Have An Emergency Fund – After you’ve paid off all credit cards and personal loans, build a budget, save up an emergency fund, and then start investing. A fund for the unexpected, not just unexpected expenses but an unexpected stop in your income. How much to put in this fund depends on several factors, including your living expenses and how dependable your income stream is. Go here to see where to put this money.

Below are a couple of other thoughts before you go on to the other chapters in this series.

If your employer offers a 401(k) retirement plan, you should put the maximum amount of your salary (typically 6%) that gets you the maximum contribution from your employer. And then choose to put that money as I recommend in the Stocks Chapter, namely in an S&P500 Index mutual fund.

If the investment is with funds that you already paid taxes on AND it's principally for retirement, consider putting part of your funds in a Roth IRA, which will allow you to withdraw the earnings tax free after you are 59 1/2 years of age (of course, the money you put in can also be withdrawn tax free since you already paid taxes on it).

There are dozens of guides for beginning investors. To me none seemed to give me the strait information I thought you should have. But in 2022, roughly three years after I first posted this, I found an article worth reading. It spends more time than mine on assessing your investment goals, and may give you an insight different from mine.

In each of the next chapters we'll cover some basic investment concepts for stocks, bonds and real estate3. Yes, real estate, because it can offer income similar to bonds and total returns comparable to stocks without the volatility (i.e., the ups and downs). The image below gives you a simplified look at the returns (gains) you can get from these different investments, presented here to encourage you to keep reading.


Please click on one of the buttons below to go to one of the other chapters on Investing; if you're short of time, read this 2-minute Summary now and the more detailed chapters later.


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1 I am NOT an investment professional -- I'm an aerospace engineer with a Master's from Caltech who drifted to the business side and spent the last half of my 30-year career dealing mostly with financial matters. After retiring I've spent the last 20+ years investing in stocks, bonds and real estate. Although this was first updated in October 2019, I've been reviewing it regularly and make changes/additions in RED when warranted. The views expressed here are mine and at times may depart from the norm. In preparing this article I first read several articles, and ideas or phrases from those articles may have unintentionally crept into mine; I am happy to remove any plagiarism if alerted.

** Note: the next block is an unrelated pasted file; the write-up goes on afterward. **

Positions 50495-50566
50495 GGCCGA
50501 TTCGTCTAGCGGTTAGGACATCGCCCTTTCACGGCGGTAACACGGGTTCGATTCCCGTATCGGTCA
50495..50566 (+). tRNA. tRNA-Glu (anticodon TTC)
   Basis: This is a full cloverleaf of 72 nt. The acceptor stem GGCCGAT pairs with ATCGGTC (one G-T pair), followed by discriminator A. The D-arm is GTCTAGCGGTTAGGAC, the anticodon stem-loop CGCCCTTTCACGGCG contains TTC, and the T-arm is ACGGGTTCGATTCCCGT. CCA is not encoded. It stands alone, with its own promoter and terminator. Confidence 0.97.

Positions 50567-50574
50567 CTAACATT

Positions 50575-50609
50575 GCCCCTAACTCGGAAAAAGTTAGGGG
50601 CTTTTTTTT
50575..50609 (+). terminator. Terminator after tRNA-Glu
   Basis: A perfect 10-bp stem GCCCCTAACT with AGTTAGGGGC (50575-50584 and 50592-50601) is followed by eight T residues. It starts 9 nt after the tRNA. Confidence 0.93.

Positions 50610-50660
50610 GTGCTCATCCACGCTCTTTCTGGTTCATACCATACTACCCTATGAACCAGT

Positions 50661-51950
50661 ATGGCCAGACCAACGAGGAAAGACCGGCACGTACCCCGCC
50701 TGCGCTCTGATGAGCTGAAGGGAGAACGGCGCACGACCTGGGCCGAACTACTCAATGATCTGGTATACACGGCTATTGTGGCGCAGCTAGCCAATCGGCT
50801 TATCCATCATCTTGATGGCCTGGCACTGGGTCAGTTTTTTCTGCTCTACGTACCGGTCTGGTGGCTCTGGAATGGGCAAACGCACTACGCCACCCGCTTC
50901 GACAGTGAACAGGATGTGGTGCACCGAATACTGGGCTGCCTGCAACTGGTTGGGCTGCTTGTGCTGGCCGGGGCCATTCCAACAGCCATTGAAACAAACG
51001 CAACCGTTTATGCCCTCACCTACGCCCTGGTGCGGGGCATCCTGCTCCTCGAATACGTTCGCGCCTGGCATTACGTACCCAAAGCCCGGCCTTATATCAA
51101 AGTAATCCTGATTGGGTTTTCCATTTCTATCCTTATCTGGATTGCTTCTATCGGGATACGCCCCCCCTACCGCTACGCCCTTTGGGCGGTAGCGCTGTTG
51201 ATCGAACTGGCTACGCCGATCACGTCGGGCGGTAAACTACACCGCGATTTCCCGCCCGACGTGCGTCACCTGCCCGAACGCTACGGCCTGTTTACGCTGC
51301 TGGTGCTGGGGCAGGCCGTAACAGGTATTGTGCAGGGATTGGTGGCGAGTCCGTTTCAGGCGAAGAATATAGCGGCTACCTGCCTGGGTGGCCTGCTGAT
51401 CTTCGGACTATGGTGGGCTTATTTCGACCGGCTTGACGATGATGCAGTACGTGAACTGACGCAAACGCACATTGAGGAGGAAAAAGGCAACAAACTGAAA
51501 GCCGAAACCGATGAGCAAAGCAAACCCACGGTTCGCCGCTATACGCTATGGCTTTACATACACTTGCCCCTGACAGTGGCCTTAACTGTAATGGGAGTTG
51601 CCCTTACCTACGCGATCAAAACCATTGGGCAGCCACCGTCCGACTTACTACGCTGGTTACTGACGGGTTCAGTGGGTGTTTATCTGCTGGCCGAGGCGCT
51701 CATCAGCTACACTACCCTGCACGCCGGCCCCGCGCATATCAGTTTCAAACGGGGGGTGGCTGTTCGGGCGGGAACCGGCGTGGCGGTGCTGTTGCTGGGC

2 The 2022 advice to pause from making any new investments in stocks or longer-term bonds was based on my view that Covid, inflation, supply chain issues, China/Taiwan matters, war in Ukraine, political discord and climate policies had led to considerable uncertainty. Then, two articles (available here and here) had suggested that stock-market returns for the foreseeable future will be either flat or around 3% (less than half its historical average), and in this earlier article a famed investor was recommending against bonds (an exception to this may be 2-year Treasury Bonds, with a yield of around 4%, which is greater than that of the 10-year and 30-year bonds). For long-term investments it then seemed prudent to sit tight for a bit until a clearer picture emerged, and real estate, or dividend-rich stocks seemed to be a better choice when we weigh returns vs risk.

3 I don’t cover commodities and other types of investments because I don't know enough about them and I don’t recommend them for beginners.